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Saturday, July 21, 2012

The Ethics of Suicide

The Ethics of Suicide

In the United States, suicide is listed by the National Institute of Mental Health as the eleventh most common cause of death. Suicide is defined by the Centers for Disease Control and Prevention (CDC) as death caused by self-directed injurious behavior with an intent to die as a result of the behavior. CDC further considered suicide as a serious public health problem that can have lasting harmful effect not only on individuals but to families and communities as well.

As one of the front liners in the provision of health care, nurses encounter patients who have attempted suicide and are called as suicide survivors, as well as clients who want to discuss about ending their life in their own terms. In dealing with such clients, nurses are guided by the professional code of ethics which is founded on the following four principles:


This refers to respect for the patient’s right to self-determination. Based on this principle, bioethics has drafted responsibilities that nurses have to fulfil namely: respect for person which sanctifies choice, disclosure which entails telling the truth and giving all the facts, confidentiality which maintains privacy and fidelity wherein nurses are expected to be faithful to their patients. In the case of suicide, nurses have to know how to apply autonomy in dealing with their patients. Since a suicidal client is psychologically debilitated, he/she can’t really decide properly and when allowed to determine his/her fate, it might end up in suicide. Respect for the patient is better applied by recognizing his/her vulnerability. In terms of maintaining privacy, there are some circumstances when a breach of confidentiality may be allowed like when the patient becomes a threat to himself/herself or to others.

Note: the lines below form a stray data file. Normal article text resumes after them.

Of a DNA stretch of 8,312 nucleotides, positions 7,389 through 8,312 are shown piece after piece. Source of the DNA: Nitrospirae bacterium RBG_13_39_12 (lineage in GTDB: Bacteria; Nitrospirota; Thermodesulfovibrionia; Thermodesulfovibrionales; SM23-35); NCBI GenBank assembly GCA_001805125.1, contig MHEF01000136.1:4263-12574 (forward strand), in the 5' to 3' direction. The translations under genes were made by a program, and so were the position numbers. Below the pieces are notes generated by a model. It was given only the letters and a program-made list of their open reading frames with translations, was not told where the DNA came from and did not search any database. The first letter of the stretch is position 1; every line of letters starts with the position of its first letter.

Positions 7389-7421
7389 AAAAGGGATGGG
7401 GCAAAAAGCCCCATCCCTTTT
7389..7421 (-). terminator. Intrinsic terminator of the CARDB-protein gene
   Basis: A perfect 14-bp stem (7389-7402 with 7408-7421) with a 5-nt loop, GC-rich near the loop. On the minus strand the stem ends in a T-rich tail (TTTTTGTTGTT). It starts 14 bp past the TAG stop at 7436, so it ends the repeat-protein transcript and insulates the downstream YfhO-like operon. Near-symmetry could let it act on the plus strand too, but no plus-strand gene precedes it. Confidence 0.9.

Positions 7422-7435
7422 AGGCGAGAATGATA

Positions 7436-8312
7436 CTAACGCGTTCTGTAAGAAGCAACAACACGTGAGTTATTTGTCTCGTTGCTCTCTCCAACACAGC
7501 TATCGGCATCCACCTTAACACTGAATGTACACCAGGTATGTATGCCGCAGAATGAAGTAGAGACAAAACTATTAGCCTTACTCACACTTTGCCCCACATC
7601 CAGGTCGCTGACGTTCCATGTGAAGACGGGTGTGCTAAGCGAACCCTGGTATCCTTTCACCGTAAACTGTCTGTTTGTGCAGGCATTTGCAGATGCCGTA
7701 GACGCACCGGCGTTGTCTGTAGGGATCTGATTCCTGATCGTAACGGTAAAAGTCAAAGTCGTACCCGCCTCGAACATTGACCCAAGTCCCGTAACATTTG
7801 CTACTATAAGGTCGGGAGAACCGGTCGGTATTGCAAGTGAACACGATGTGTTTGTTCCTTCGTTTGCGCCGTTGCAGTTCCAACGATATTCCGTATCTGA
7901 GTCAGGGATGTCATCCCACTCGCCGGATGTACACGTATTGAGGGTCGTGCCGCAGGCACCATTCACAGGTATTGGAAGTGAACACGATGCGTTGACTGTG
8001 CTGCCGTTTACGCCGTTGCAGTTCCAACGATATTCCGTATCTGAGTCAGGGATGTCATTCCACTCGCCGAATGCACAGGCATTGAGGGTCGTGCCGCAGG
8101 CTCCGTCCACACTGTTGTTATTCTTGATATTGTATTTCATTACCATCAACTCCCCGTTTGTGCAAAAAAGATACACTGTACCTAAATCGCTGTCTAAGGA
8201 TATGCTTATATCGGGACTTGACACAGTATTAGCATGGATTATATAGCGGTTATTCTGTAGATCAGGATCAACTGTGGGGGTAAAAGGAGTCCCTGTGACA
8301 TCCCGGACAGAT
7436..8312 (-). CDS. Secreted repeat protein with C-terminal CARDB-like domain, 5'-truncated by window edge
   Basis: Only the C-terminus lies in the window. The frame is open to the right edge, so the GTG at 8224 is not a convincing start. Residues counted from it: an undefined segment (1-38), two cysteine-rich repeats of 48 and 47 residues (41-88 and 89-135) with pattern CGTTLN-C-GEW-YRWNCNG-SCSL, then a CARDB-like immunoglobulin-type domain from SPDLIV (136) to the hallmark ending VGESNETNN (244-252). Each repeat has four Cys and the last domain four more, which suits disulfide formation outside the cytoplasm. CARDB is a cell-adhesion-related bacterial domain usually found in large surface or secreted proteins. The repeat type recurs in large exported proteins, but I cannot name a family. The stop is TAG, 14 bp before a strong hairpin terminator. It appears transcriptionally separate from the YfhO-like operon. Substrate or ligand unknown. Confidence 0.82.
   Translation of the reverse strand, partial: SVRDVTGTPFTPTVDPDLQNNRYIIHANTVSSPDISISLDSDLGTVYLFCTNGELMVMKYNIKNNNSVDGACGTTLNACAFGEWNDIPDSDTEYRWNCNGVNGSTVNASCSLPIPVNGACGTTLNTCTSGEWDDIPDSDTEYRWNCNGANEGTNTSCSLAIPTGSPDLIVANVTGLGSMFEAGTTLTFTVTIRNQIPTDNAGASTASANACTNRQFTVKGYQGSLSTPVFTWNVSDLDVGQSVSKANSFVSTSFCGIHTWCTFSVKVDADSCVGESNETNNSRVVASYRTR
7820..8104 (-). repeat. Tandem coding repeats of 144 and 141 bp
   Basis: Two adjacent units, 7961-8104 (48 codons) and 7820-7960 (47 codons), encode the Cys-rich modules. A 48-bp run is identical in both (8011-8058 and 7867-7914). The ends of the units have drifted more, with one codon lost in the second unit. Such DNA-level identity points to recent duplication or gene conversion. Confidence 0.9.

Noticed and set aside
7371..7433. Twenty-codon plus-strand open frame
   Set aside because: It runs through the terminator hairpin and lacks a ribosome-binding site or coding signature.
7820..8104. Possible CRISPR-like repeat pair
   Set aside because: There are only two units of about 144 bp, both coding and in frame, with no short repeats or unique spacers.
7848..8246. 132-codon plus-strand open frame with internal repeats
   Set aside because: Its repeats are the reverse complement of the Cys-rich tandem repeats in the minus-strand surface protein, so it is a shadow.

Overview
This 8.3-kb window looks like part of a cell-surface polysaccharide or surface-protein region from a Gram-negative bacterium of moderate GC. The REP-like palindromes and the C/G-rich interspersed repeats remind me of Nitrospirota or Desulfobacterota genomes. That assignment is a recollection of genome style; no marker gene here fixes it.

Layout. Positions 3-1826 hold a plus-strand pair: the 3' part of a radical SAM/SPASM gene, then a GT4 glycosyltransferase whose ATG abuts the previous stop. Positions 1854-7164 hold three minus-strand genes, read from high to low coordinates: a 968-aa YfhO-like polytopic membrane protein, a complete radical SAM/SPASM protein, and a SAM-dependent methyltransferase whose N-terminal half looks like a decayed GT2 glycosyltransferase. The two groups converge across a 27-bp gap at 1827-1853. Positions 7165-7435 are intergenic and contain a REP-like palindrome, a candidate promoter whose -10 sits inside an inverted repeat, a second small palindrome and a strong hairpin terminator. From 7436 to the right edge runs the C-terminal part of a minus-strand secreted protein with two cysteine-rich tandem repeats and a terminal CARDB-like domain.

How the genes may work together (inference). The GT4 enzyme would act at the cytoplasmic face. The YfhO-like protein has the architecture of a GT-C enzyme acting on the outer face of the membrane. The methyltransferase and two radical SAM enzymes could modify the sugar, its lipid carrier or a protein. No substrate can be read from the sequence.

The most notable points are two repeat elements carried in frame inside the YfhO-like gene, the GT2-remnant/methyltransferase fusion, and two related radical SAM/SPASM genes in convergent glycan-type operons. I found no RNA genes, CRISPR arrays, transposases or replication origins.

It is to do the greatest good possible. Nurses should act with the best interest of the client in mind. In dealing with a suicide survivor or a suicidal patient, nurses are expected to give the proper nursing interventions targeting their specific needs.


This principle means to do no harm. Nurses do all that they can, within the scope of their profession to safeguard the patient’s life even when it means protecting the patient from himself/herself.


Justice is the provision of fair and equal access to care. Whatever the background, race, gender, sexual orientation, socioeconomic status, religion, ideals of the patient is, appropriate and reasonable care should be provided. A suicidal patient or a suicide survivor needs to be cared for comprehensively and compassionately. They need the support of the people around them which includes their healthcare providers especially the nurses, the ones who are frequently in contact with them.

Suicide is a serious matter which needs immediate attention and intervention. Nurses aim to provide the needed care to patients who are in a state of hopelessness to help them get back to a state of wellness. Their declaration of opting for suicide is a cry for help and guidance which nurses address in line with the code of ethics of nurses.


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